Born and raised in Bradford, she worked as a hospital pharmacist and was president of an Islamic youth organisation before launching the Inspire charity in 2008, with the aim of challenging extremism and promoting gender equality.
In September 2005, after the London bombings, she sat on the Home Office's Tackling Extremism and Radicalisation Working Group and has also worked with the education department and the Department for International Development.
In 2015, she was named in the BBC Woman's Hour Power List.
Ms Khan has been a vocal supporter of the government's Prevent strategy, which operates through community groups, local authorities and the police to identify and "divert" those deemed to be at risk of radicalisation.
But the scheme has proved controversial, with claims it demonises and spies on Muslim communities. A UN Human Rights Council report in 2016 said Prevent was "inherently flawed."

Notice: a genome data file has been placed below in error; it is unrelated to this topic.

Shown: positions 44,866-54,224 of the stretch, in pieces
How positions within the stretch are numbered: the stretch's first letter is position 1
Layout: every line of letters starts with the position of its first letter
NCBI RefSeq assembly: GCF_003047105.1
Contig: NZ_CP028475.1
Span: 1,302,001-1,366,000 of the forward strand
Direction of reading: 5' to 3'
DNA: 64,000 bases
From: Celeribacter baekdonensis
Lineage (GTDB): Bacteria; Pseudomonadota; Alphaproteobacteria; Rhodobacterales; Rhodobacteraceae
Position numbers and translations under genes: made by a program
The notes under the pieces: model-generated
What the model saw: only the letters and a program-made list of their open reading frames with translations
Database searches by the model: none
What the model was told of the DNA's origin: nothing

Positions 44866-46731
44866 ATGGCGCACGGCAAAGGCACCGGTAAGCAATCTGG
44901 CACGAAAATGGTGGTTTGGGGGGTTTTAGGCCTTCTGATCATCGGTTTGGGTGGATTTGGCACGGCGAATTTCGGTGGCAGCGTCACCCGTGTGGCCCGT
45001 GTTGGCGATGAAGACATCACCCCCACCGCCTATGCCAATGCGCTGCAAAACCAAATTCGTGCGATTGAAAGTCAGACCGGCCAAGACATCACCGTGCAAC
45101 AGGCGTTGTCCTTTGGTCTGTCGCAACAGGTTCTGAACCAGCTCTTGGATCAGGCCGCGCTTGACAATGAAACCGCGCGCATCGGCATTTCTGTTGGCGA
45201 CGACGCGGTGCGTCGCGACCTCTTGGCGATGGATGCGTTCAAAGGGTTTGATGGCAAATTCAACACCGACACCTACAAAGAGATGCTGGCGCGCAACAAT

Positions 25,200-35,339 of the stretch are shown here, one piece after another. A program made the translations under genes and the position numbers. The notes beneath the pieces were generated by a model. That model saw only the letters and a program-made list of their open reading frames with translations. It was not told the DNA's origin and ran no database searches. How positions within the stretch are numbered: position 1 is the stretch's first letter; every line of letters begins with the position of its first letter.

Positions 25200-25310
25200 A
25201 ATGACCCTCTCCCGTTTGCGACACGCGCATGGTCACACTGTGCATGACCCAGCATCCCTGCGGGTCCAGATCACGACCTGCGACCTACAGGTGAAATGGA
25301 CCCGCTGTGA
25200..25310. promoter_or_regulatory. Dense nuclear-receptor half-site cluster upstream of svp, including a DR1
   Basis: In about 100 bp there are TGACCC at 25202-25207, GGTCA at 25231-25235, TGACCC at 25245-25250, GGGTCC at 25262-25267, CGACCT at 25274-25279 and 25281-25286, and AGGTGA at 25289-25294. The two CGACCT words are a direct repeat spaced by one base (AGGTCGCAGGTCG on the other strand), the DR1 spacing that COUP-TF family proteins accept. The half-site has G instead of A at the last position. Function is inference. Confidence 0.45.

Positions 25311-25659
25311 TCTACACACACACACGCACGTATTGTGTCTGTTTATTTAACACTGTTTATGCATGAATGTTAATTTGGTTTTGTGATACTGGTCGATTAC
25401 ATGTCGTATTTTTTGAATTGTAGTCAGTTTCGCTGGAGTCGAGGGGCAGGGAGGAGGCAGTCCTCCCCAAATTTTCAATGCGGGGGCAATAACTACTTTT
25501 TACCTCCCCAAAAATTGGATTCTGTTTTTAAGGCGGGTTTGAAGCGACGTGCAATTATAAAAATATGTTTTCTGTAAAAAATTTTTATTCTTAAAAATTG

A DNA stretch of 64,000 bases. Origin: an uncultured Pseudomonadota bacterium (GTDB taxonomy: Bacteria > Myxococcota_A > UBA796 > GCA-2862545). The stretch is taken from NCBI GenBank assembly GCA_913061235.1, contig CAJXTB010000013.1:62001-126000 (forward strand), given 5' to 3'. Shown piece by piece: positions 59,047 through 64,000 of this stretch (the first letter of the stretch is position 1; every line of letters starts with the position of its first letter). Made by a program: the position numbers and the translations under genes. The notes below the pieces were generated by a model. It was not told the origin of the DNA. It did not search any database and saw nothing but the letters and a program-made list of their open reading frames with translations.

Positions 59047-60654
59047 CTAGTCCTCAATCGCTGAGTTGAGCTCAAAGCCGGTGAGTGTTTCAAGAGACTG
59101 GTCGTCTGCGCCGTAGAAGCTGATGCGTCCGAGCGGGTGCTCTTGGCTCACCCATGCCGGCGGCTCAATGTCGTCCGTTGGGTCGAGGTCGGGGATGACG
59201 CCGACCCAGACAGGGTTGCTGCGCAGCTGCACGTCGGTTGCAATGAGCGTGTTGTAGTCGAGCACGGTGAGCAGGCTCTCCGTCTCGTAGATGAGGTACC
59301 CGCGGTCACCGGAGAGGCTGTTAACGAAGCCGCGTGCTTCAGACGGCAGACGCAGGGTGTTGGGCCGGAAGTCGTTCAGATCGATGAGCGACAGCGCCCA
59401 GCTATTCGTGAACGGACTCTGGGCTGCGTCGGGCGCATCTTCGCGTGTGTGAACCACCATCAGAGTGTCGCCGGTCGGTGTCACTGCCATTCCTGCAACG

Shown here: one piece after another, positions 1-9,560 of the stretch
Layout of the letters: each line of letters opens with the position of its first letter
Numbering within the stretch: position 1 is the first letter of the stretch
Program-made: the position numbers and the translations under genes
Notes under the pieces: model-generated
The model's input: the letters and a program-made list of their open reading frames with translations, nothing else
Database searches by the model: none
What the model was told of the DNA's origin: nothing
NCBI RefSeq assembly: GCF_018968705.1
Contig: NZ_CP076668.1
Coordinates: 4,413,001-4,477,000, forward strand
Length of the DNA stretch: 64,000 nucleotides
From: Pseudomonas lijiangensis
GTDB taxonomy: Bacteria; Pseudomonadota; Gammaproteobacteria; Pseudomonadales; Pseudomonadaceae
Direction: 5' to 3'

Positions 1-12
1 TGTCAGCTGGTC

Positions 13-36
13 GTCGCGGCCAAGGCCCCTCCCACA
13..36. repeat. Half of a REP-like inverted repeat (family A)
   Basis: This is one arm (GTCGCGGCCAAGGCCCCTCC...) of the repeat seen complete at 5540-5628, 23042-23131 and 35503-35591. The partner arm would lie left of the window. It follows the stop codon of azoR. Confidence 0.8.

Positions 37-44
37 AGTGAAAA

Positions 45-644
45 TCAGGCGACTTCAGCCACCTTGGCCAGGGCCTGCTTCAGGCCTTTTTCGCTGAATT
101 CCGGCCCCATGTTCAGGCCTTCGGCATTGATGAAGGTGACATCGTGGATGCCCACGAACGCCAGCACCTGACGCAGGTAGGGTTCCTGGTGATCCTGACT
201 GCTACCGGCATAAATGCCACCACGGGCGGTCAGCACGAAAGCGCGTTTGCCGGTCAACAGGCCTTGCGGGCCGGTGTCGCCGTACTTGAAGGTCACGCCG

Ms Khan hit back at her critics, telling the BBC: "My work over the last 10 years speaks for itself.
"I don't recognise this idea of being a mouthpiece.
"I want to recognise and empower the victims of extremism.
"This idea that I am a creation of the Home Office is just frankly ridiculous."
She earlier told Sky News: "The work that I am doing in the commission is not part of Prevent. This is about preventing extremism. Prevent is part of the countering terrorism strategy."
One of her first tasks, she said, would be to carry out "a comprehensive study of the scale, influence and reach of extremism in this country - because I don't believe we have a clear national or regional picture".
She said she wanted to challenge hate speech by offering an "alternative narrative, not to drive it underground" - and she stressed that she would not just be focusing on Islamic extremism.
"Far-right extremism is a virulent strain that is permeating all aspects of our society - the two feed each other, they have a symbiotic relationship with each other... and it's important that I am going to be challenging both."